This works but has a couple of drawbacks I don’t like:

  • It adds the printer with a generic printer icon. This is trivial, but I think it does make for a worse experience for my coworkers, especially if they have multiple printers
  • It adds the printer using the IPP Everywhere PPD which seems to not pull as much info from the printer as my method. This affects little things like supply level bars being black instead of the color of toner they represent. Again, trivial things but the AirPrint method seems to make for a nicer experience

One advantage of using the lpadmin command is that it doesn’t require user interaction. If you need to add printers automatically with a script it might be worth investigating that a little further to see if you can specify some of those additional details that will make the user experience a little better. I found the lpadmin command here. That link and this one would be a good place to start your research.

For my part I’m going to stick with:

open -a "/System/Library/CoreServices/AddPrinter.app" ipp://printerHostName


Footnotes

1: I’m now a toddler Mac Admin. We mature slowly. ⤴︎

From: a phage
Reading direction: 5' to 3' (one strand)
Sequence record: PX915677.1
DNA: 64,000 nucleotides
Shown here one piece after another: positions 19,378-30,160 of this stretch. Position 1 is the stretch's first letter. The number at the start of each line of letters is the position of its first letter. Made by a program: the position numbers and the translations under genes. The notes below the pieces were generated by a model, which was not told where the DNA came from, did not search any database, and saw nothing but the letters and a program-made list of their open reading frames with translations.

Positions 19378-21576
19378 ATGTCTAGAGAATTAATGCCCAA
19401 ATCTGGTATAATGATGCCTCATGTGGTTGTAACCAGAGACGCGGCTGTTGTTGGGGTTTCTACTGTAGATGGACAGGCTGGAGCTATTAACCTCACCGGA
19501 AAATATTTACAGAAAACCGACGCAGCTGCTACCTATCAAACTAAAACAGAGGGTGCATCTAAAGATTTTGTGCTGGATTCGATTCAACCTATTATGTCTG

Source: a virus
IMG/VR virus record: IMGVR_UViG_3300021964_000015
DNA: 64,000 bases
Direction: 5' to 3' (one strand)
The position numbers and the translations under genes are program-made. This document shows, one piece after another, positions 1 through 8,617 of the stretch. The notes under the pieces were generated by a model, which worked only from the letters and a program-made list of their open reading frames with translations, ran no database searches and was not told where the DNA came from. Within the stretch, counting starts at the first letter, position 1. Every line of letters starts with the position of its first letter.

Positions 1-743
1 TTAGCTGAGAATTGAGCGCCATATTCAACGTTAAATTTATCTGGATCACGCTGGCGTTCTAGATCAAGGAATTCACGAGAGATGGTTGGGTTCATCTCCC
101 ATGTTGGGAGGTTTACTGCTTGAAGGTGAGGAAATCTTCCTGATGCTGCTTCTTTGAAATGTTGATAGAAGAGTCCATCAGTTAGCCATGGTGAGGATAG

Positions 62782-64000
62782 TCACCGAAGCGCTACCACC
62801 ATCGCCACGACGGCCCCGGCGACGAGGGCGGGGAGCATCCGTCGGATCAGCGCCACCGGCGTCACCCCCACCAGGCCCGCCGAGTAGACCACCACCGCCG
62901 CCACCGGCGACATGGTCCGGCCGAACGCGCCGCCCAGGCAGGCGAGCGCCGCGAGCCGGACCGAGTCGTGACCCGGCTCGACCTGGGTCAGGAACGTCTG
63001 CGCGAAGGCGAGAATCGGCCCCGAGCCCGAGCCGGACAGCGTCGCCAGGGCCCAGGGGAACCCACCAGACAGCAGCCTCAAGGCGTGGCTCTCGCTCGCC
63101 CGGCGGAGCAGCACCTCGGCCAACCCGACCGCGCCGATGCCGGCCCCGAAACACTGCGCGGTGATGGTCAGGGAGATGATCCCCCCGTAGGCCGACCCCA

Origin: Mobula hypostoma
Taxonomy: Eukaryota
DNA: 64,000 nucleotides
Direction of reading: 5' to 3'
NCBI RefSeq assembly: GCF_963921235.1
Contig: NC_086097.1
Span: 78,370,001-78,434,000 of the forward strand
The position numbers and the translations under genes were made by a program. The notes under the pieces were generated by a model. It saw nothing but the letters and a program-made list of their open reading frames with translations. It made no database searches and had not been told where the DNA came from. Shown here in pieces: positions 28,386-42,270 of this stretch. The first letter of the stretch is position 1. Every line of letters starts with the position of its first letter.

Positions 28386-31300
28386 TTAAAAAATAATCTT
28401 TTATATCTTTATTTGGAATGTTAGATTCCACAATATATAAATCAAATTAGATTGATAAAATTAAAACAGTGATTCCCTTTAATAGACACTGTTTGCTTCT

2: I don’t actually care about the fax machine but maybe you do? ⤴︎

3: open -a "Sytem Preferences" ipp://printerHostName; open -a "Printers & Scanners" ipp://printerHostName; and open -a "Add Printer" ipp://printerHostName if you must know. ⤴︎

4: You probably know Adam if you’re reading this. ⤴︎

5: System Preferences > Printers & Scanners > “+” ⤴︎

Matias Wired Keyboard for Mac

The Problem

I’ve been searching for a good Mac keyboard to deploy to laptop workstations for a few years now. I think I’ve finally settled on one that is laid out in the traditional Apple configuration, has the media key shortcuts printed at the top, and includes a 10-key pad on the right(i.e. not a 60% or ten-keyless keyboard).

The Solution

Matias has sold the Wired Aluminum Keyboard for Mac for $59 for a while now, and while that keyboard is as close as you can get to the excellent, but discontinued, Apple Aluminum Keyboard with Numeric Keypad these days, $59 felt like a bit too much as our default keyboard. Enter the Matias Wired Keyboard for Mac for $39. To keep the cost down they’ve swapped the aluminum frame around the keys to a plastic frame.